Cancer is a group of diseases involving abnormal cell growth with the potential to invade or spread (malignant) to other parts of the body. These contrast with benign tumors, which do not spread.
The development of a cancerous tumour in otherwise healthy tissue is the result of a complex series of events beginning with a single cell that has acquired malignant properties as a result of changes in a cell’s DNA – its genetic “blueprint.” The DNA changes may be inherited from our parents or caused, directly or indirectly, by carcinogens (Substances whose exposure can lead to cancer).
Before malignant cells can cause symptoms or be detected, successive generations of daughter cells must divide to form a tumour measuring about one cubic centimeter, weigh about one gram and comprise one billion cells.
Of importance, however, is preventing the development of cancerous cells through adoption of healthy lifestyles, avoiding exposure to known cancer-causing substances, and taking medicines or vaccines that can prevent cancer from developing. With cancer, prevention is the most cost-effective long-term strategy for the control of cancer.
Diet and physical exercise
Epidemiological studies indicate that diets such as red meat and processed meat- any meat which has been modified either to improve its taste or to extend its shelf life-increases the risk for some cancers. Additionally, deficiency of micronutrients such as vitamins B12, folic acid, B6, niacin, C, or E, or iron, or zinc, appears to mimic radiation in damaging DNA which has been associated with cancer development.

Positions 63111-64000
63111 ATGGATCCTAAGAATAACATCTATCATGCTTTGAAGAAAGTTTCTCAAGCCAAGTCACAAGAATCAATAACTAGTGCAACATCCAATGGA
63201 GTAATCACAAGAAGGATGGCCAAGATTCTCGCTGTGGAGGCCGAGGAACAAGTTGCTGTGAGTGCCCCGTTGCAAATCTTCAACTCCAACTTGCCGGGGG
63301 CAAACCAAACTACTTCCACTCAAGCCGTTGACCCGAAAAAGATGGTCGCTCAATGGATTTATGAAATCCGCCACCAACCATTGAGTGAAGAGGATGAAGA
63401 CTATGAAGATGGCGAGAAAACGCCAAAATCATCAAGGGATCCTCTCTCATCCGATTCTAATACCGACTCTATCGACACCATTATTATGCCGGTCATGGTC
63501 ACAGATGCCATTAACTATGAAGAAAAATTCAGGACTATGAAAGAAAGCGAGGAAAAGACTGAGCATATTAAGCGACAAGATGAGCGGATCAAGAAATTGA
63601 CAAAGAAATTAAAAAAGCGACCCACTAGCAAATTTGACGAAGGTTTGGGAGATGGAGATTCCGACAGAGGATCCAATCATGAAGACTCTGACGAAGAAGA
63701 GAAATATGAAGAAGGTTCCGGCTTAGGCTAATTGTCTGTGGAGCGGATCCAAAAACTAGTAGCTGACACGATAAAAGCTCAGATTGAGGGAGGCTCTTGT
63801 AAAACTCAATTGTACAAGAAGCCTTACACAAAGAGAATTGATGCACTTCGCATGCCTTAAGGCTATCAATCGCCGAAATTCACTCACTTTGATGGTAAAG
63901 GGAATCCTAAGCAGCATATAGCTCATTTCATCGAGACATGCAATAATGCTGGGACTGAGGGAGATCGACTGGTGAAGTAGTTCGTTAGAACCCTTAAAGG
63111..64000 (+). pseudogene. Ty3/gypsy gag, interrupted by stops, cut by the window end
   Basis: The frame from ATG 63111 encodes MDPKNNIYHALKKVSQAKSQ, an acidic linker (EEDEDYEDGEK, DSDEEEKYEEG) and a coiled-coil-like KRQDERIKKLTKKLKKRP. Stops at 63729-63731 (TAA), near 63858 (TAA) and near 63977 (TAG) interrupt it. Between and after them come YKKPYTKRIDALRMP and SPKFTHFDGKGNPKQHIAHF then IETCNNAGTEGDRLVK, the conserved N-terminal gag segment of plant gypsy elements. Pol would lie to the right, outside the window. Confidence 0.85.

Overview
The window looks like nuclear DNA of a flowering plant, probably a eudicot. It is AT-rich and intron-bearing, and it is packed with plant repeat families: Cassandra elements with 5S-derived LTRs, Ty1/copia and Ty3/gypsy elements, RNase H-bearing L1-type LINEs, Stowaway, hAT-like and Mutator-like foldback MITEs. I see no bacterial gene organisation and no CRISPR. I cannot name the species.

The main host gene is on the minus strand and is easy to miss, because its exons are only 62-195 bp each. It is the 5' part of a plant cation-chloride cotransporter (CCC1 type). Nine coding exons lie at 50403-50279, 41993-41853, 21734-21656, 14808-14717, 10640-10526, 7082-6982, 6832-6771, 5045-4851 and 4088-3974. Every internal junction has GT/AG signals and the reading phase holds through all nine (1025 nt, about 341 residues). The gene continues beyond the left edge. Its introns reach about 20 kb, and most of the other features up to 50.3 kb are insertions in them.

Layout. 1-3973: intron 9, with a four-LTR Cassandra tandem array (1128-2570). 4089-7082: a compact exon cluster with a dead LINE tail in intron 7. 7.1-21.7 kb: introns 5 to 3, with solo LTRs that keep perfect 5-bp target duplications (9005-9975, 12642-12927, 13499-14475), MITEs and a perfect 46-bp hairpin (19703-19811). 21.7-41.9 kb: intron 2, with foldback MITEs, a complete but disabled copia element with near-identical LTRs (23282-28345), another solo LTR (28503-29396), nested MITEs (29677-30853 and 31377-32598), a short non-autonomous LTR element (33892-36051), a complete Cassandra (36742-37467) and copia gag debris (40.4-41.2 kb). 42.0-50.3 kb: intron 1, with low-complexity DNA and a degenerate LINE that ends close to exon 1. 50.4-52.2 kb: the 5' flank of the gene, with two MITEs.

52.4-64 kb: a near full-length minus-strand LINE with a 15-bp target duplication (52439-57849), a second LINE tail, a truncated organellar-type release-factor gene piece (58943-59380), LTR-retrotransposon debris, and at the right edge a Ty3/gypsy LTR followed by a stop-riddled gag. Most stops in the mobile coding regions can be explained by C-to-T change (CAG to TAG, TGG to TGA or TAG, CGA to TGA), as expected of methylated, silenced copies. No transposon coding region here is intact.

Dietary modification is an important approach to cancer control. Diets high in fruits and vegetables (more than 500 grams per day) may have an independent protective effect against many cancers; apparently raw vegetables provide the largest health benefits. This positive effect of fruits and vegetable consumption is probably due to their high antioxidant content, which mitigates the oxidative damage to DNA by carcinogens.
Furthermore, epidemiological investigations show that the greater effects in cancer risk reduction due to fruit and vegetable consumption is observed in people with bad habits such as alcohol use, obese and smoking. Such populations should be encouraged to take the recommended amounts of fruits and vegetables servings.
Currently, there is irrefutable evidence indicates that regular physical activity and the maintenance of a healthy body weight, along with a healthy diet, considerably reduce cancer risk.
Alcohol and alcoholic beverages
Drinking alcohol raises the risk of some cancers. Drinking any kind of alcohol can contribute to cancers of the mouth and throat, larynx (voice box), esophagus, colon and rectum, liver, and breast (in women). The less alcohol you drink, the lower the risk of cancer.
Cigarette smoking and other forms of tobacco use including chewing and snuff, causes many types of cancer, including cancers of the lung, oesophagus, larynx (voice box), mouth, throat, kidney, bladder, pancreas, stomach and cervix.
Second-hand smoke too, has also been proven to cause lung cancer in non-smoking adults.
Furthermore, tobacco use in addition to heavy drinking of alcohol substantially increases the risks of cancer.